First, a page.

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The bio-diverse ecology of Bwindi Impenetrable National Park, a popular destination for tourists entering the nation, was created as a means of preserving the critically endangered Mountain gorillas. They are allowed to exist in the natural habitat that is hidden away along Uganda’s borders with Rwanda in the country’s southwest. One of the few surviving expanses of Uganda’s tropical rain forests, Bwindi is home to half the population of mountain gorillas, a subspecies of the eastern gorilla. It was gazetted in 1991 and designated a UNESCO world heritage site in 1994. The conservation area is elevated between 1160 and 2607 metres above sea level and has habituated gorilla families that may be seen throughout the year and in any sector.

Bwindi Impenetrable National Park

The national park is divided into four sectors: Nkuringo, Buhoma, Rushaga, and Ruhija. The forest regions are surrounded by a beautiful natural vegetative cover that spans a variety of vegetative zones, and the bamboo forest region is where you can find gorillas, which eat mushrooms, tree backs, and other plants from the forest. Afro-montane forest, dense plants, and shrubs cover the majority of the park’s land, except the area covered in bamboo.

In these various altitudinal zones, mountain gorillas have a better chance of surviving. Other animals that can be found in the conservation area include elephants, golden cats, yellow-fronted duikers, side-striped jackals, giant forest hogs, mountain duikers, chimpanzees, and the last of Uganda’s short-skulled people, the pygmies. They used to live in the forest peacefully together with other creatures.

The forest is home to more than 350 species of birds that have been recorded to date, including the African green broadbill, grauer’s broadbill, white-bellied robin chat, blue-headed sunbirds, and collared apalis, to name a few. If you want to enjoy the birds of the park, consider bringing binoculars and good cameras. The Mubwindi and the Buhoma trails are two of the more well-known trails. Bring binoculars and be prepared to spend more time in the outdoors if you want to get the most out of your birding trip.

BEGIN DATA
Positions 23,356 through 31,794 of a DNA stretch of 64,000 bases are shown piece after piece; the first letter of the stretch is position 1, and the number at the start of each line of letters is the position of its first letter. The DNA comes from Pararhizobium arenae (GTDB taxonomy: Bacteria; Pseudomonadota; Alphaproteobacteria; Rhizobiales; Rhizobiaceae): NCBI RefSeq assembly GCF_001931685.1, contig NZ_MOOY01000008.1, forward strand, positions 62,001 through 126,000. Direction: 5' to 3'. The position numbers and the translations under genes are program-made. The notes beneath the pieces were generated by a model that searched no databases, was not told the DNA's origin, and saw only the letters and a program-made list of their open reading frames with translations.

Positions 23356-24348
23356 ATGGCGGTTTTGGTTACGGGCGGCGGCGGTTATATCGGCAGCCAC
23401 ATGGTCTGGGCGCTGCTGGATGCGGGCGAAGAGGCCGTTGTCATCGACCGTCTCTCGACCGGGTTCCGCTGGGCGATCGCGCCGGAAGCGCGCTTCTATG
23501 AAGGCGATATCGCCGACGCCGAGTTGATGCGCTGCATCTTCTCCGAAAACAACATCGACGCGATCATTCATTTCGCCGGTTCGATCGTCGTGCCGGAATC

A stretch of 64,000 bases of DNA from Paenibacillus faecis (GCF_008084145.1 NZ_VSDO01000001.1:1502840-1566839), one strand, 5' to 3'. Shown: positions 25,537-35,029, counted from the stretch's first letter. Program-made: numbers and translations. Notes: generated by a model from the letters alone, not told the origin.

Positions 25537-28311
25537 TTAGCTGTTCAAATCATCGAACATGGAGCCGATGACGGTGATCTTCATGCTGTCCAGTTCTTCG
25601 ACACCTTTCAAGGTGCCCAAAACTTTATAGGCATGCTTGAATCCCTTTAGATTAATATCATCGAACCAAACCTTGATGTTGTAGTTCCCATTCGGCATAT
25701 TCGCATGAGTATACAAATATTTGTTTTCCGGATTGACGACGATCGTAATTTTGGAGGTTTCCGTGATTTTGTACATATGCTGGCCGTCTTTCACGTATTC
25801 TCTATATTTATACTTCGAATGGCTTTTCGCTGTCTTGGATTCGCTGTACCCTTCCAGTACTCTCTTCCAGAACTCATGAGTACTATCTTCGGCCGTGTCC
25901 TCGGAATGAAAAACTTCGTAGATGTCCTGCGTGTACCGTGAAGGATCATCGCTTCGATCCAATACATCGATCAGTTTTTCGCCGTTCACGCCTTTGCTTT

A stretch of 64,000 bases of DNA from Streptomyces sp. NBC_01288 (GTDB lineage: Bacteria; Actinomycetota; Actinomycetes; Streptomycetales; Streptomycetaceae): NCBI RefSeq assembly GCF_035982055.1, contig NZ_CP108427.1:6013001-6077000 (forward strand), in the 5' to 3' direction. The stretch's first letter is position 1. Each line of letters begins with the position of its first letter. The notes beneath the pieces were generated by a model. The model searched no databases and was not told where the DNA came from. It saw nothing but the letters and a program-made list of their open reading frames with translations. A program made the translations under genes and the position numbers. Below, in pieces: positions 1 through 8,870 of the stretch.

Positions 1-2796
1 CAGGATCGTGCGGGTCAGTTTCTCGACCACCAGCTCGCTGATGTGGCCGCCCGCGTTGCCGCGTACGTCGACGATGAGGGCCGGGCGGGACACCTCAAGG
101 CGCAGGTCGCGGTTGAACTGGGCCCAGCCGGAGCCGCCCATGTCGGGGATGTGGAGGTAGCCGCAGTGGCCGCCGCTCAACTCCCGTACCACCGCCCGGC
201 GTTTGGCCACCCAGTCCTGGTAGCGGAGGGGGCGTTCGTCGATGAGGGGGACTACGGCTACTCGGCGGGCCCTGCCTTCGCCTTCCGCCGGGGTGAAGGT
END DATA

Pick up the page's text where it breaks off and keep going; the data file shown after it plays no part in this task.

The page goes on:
Gorilla trekking is one of the park’s most well-liked activities. After receiving a briefing from park rangers, groups of eight people are divided to track one gorilla family. The experience can take two or more hours, depending on how far the families have travelled, and one hour is allotted for spending time with the gorillas. However, visitors under the age of 15 are not permitted to track. The national park is a respectable place to go birding because it is a haven for numerous bird species.

Bwindi Impenetrable National Park may be reached by road from Entebbe, taking around 8 hours, or by air, landing at Kisoro or Kihihi, taking 2 hours to reach the location. It is important to book lodging in the region where you purchased your gorilla permit, which costs $700 and can be obtained from the Uganda Wildlife Authority through your ground handling team. Permits should be purchased prior to the time of tracking and examples of facilities include Buhoma Lodge, Clouds Mountain Gorilla Lodge, Lake Mulehe Gorilla Lodge, and Nkuringo Gorilla Lodge.

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